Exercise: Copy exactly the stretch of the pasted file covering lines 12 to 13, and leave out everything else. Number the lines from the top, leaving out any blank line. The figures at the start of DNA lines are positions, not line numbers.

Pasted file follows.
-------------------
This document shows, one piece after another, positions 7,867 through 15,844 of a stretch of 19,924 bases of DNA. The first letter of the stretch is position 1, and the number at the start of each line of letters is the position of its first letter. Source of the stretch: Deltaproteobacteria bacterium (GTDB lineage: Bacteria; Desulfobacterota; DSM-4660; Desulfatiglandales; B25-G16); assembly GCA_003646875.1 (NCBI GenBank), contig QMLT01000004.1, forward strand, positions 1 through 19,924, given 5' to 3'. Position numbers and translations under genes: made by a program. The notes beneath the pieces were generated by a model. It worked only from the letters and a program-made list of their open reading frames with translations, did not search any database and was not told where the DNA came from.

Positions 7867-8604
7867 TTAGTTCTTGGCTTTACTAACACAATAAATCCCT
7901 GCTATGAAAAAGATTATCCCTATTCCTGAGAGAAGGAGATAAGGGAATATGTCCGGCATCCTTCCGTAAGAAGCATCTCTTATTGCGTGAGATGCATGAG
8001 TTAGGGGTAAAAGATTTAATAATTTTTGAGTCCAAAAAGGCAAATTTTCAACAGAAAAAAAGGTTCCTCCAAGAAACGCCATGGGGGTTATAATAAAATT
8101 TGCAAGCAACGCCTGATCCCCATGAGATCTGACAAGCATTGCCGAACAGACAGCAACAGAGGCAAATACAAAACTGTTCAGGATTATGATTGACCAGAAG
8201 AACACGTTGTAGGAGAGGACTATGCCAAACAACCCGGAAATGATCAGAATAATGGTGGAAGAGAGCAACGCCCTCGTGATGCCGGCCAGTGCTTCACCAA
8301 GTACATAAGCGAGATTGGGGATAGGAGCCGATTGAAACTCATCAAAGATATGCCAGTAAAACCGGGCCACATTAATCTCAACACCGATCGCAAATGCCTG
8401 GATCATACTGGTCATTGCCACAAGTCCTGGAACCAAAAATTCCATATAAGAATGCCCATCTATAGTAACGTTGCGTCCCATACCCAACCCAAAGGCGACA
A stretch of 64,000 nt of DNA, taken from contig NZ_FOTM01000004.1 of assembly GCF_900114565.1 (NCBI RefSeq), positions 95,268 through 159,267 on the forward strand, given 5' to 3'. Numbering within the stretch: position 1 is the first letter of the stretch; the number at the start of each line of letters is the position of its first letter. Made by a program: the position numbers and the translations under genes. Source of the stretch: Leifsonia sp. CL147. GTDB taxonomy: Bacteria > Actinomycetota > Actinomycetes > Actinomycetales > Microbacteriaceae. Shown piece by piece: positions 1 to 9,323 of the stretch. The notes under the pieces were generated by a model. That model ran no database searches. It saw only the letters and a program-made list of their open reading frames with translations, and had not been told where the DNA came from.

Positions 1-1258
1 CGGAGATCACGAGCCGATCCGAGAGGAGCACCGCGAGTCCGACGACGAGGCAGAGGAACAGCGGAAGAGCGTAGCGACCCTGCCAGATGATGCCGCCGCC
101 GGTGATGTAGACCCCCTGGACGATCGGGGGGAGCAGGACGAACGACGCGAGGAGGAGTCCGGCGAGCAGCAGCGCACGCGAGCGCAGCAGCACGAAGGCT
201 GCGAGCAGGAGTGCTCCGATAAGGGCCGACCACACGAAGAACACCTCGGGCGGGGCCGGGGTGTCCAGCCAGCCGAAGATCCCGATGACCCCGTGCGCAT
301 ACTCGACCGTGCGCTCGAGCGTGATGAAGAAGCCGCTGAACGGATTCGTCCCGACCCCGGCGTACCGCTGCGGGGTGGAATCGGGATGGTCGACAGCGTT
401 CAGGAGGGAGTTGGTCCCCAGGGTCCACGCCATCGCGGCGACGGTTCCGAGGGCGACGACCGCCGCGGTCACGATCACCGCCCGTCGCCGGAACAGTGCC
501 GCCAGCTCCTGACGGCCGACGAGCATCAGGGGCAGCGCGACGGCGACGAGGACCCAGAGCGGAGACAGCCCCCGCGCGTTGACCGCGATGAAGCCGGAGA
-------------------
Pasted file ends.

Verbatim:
1 CGGAGATCACGAGCCGATCCGAGAGGAGCACCGCGAGTCCGACGACGAGGCAGAGGAACAGCGGAAGAGCGTAGCGACCCTGCCAGATGATGCCGCCGCC
101 GGTGATGTAGACCCCCTGGACGATCGGGGGGAGCAGGACGAACGACGCGAGGAGGAGTCCGGCGAGCAGCAGCGCACGCGAGCGCAGCAGCACGAAGGCT